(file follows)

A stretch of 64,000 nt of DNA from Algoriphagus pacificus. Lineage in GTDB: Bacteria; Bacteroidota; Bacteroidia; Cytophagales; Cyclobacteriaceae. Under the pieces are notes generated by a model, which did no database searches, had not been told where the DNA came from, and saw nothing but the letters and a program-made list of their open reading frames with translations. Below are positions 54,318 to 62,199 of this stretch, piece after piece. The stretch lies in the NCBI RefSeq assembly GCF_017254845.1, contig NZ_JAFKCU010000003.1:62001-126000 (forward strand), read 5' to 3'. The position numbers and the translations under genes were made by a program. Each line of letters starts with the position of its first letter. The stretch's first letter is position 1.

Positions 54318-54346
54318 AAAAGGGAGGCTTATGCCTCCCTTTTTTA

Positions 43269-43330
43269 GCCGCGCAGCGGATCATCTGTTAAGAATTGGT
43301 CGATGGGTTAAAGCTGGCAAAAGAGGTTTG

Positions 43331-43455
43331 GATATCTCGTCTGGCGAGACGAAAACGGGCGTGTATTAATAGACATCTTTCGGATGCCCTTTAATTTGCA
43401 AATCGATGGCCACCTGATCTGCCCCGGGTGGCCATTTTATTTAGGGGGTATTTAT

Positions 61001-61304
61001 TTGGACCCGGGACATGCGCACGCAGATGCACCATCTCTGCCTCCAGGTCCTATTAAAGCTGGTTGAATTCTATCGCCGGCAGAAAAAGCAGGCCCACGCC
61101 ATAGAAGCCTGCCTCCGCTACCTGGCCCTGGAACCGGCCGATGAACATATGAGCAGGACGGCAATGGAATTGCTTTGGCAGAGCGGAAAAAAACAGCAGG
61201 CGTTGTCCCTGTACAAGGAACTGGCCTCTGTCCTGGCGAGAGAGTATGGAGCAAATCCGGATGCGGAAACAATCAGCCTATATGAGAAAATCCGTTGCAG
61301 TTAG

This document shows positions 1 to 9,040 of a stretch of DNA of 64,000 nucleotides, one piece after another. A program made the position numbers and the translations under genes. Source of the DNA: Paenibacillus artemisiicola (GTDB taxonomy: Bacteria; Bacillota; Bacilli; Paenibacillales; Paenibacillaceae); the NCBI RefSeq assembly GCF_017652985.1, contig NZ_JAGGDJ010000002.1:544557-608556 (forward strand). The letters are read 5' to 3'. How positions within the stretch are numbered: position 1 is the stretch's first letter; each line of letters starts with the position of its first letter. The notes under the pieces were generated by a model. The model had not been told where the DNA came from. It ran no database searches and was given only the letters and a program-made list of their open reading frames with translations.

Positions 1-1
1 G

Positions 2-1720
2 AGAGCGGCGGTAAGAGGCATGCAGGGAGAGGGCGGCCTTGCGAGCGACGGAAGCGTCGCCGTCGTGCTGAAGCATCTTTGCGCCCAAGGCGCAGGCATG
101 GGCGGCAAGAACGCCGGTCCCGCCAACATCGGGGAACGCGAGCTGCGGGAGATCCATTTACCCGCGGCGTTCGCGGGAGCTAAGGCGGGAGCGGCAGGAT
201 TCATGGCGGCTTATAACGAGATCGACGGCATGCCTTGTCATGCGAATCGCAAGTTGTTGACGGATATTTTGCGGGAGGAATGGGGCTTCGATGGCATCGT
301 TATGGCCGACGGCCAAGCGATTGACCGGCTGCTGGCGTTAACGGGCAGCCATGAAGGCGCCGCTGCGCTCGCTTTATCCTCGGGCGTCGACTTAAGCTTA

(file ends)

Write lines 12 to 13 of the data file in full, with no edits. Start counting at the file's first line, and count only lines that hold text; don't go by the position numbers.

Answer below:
61101 ATAGAAGCCTGCCTCCGCTACCTGGCCCTGGAACCGGCCGATGAACATATGAGCAGGACGGCAATGGAATTGCTTTGGCAGAGCGGAAAAAAACAGCAGG
61201 CGTTGTCCCTGTACAAGGAACTGGCCTCTGTCCTGGCGAGAGAGTATGGAGCAAATCCGGATGCGGAAACAATCAGCCTATATGAGAAAATCCGTTGCAG